How Does the Tax Reform Affect You?

Summary of The Tax Cuts And Jobs Act of 2017.

Major tax reform does not happen often. Some say that it is the biggest tax overhaul in 30 years, but it’s not the biggest cut. After many negotiations in both the House and Senate, a final reconciled version of the Tax Cuts and Jobs Act of 2017 passed on December 20, and was signed to become law by President Trump on December 22. Most individuals will see lower taxes until 2025. Below is our current understanding of the tax reform. The tax complexity means there will continue to be value for tax planning advice.

In summary:

  • Income tax: Lower income tax for most people. See summary tables.
  • State and property taxes: Lower deduction (cap of $10,000) with a combination of state / local property and income taxes. The $10,000 limit applies for both individuals and married couples (marriage penalty). Big cities in blue states, tend to be both higher-taxed and wealthier, meaning people there could be hit the hardest.
  • Standard deduction: Higher ($12,000 for individuals and $24,000 for married couples) standard deduction with a consolidation of the standard deduction and personal exemptions. For many, it is a tax benefit but not for a family with one or more children.
  • AMT: increase the AMT exemption up to $70,300 / $109,400, for individuals / married couples. The phaseout of the AMT exemption rises as high as 35% up to a $500,000 / $1,000,000. It will be difficult for most people to be subject to the AMT.
  • Child Tax Credit: The expansion to $2,000 (per qualifying child) of the Child Tax Credit (including an increase of the income phaseout) will create tax savings for many people.
  • Mortgage interest: Lower cap on mortgage interest deductibility on the first $750,000 of debt. Any existing mortgages (and refinance) keep their deductibility of interest on the first $1,000,000. Interest on home equity loans are no longer deductible.
  • 529 plan tax-free distributions (up to $10,000 per student each year) can now be used for elementary/secondary school (public, private, religious, or homeschooling) expenses.
  • Roth IRA: End of recharacterizations of Roth conversions.
  • Itemized deductions: End of all miscellaneous itemized deductions that are subject to the 2%-of-AGI floor (tax preparation expenses, unreimbursed employee business expenses, including the home office deduction, losses on a variable annuity, safety deposit box fees, depreciation of home computers used for investments, and the deduction for investment advisory fees). We guess that a small percentage of households will itemize deductions in the future.
  • End of marriage “penalty” for most, and small marriage “penalty” for upper income individuals (37% tax bracket for individuals with $500,000 of income, but “only” $600,000 of income for married couples).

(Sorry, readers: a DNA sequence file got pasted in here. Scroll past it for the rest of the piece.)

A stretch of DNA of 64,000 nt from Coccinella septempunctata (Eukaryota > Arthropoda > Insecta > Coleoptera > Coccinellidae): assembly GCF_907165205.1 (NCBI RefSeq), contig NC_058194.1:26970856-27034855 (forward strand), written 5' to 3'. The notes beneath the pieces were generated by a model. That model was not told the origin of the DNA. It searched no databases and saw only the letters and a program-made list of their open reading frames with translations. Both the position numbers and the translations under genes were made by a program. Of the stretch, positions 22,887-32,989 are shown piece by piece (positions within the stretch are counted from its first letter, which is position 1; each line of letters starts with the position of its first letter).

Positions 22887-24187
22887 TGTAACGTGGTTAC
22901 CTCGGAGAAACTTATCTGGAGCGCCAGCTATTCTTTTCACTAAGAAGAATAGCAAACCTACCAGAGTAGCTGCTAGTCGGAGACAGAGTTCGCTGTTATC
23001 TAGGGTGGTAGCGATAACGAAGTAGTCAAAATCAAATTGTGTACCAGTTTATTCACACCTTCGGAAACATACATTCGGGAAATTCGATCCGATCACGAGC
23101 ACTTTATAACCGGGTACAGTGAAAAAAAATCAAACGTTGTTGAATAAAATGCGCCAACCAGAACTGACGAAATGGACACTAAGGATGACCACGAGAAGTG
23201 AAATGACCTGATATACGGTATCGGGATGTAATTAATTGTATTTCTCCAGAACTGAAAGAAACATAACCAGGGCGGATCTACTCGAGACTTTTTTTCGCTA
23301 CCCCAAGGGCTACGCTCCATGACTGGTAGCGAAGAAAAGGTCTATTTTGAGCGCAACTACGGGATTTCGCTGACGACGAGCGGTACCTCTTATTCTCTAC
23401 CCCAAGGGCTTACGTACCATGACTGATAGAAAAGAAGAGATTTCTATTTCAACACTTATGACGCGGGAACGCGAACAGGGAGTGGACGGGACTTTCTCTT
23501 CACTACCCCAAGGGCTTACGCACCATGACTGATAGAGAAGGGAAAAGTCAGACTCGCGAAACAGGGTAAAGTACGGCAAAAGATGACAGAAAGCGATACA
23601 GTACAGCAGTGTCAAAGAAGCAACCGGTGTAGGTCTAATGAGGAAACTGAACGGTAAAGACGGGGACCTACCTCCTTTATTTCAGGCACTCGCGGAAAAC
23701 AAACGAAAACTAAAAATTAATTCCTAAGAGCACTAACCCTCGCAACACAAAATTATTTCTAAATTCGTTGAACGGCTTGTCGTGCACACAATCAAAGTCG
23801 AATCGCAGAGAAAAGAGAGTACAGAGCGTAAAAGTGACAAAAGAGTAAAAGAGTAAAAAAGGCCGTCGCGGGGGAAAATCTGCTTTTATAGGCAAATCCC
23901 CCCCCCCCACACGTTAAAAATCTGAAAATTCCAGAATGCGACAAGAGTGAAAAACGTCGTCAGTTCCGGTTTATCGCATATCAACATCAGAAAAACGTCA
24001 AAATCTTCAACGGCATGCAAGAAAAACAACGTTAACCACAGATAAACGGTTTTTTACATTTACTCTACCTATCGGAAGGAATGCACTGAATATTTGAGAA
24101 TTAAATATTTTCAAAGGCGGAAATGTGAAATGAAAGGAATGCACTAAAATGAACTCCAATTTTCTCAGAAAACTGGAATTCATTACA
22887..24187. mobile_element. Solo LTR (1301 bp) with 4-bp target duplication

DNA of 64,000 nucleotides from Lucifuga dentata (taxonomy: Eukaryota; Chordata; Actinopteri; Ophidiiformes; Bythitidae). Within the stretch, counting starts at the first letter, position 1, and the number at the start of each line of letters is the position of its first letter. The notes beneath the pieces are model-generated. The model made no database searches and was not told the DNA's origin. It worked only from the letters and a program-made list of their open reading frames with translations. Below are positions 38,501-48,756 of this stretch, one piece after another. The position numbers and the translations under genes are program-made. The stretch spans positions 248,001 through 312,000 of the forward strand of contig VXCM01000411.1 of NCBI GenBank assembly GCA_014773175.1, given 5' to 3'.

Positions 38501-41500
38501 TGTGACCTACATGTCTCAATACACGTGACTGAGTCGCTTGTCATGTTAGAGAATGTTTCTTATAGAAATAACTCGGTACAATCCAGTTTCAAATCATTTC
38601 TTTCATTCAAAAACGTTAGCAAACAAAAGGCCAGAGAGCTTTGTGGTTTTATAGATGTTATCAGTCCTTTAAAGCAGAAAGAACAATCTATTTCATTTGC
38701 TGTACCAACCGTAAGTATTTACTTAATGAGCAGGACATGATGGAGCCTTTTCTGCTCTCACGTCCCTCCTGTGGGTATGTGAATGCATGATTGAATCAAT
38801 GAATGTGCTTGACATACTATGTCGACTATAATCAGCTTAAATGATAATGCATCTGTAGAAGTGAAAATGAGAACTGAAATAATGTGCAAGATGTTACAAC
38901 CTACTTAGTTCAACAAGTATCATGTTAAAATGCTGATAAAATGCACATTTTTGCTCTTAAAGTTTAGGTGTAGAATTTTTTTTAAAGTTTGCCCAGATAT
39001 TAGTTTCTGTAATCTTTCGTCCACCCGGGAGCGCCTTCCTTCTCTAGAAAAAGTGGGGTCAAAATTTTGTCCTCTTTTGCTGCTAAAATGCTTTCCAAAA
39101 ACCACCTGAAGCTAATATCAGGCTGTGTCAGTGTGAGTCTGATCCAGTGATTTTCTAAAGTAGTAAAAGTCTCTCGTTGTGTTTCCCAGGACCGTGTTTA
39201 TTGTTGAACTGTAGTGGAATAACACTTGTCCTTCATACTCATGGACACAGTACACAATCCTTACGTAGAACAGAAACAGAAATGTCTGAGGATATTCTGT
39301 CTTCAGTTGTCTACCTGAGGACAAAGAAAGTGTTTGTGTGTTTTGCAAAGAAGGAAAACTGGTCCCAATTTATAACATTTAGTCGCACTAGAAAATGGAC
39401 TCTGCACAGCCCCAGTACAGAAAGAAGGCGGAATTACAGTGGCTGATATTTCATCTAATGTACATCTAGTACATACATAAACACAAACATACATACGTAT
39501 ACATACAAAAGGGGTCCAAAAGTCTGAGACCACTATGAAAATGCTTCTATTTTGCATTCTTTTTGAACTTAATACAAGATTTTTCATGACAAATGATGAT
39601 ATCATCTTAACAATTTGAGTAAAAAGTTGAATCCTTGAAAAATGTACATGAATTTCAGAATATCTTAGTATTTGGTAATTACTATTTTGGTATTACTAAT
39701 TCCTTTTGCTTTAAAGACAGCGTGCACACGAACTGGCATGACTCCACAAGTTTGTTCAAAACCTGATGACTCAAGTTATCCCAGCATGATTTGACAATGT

• Estate tax: Higher $11.2M individual estate tax exemption (or $22.4M for married couples) with the same top 40% tax rate on gifts and estates. Note that while few people are subject to the federal estate tax, many more may be subject to the state estate tax (maybe $1M exemption depending on the state).
  • Obamacare: Elimination of the Affordable Care Act’s mandate that individuals buy health insurance or pay a fine.
  • Alimony payments would no longer be deductible by payors, nor reportable by recipients (only apply to divorce agreements after December 31st of 2018 or for prior agreements that are explicitly modified to adopt this provision in 2019 and beyond).
  • Nonqualified deferred compensation plans will be taxable when it becomes vested (not when it is paid).
  • End of moving expense deduction.
  • Trust income: Tax cut from 39.6% down to 37% on the majority of trust income (above $12,500).
  • New children Kiddie Tax unearned income (portfolio income) tax brackets (37% on any income over $12,500).
  • New $500 qualifying dependent credit.
  • Estimated business taxes: it is allowed to pay your 2017 estimated business taxes by the end of 2017 (and not in early January of 2018) to obtain the 2017 deduction.
  • Business Entertainment Expenses. End of deduction for activities like entertainment and amusement (food and beverage expenses associated are still deductible).
  • New Qualified Business Income deduction (20%). Pass-through businesses (partnerships, LLCs, S corporations, and sole proprietorships filing Schedule C) will be taxed on only 80% of their pass-through income. With the 20% QBI deduction, self-employed individuals may have a lower tax rate than employees doing the same work. We guess that some employees may become independent contractors with the new tax laws.
  • Large tax reform for corporations (single 21% tax rate permanently).


>> It is still possible to pay 4th quarter (or the full year’s) 2017 state taxes or prepay property taxes by year-end in order to obtain the deduction this year. If you are subject to the AMT, you should first check with your accountant.

>> Self-employed people and freelancers may want to pay their 2017 taxes before December 31 (vs. January 15).

>> If you buy a new car before the end of the year, you may deduct all of the sales tax you pay on that purchase on your 2017 tax return.

For more details, you can find the 1,000+ pages of the Tax Cuts and Jobs Act at Final legislative text as enacted (supporting Conference Committee notes).

Pursuant to IRS Circular 230, the Internal Revenue Service requires us to inform you that any tax advice included herein is not intended or written to be used, and it cannot be used by any taxpayer, for the purpose of avoiding penalties that may be imposed on the taxpayer. We are not tax expert and you must rely on the advice of your own tax and legal counsel.

We would like to thank your friends at Bourbon Financial Management for this informative explanation.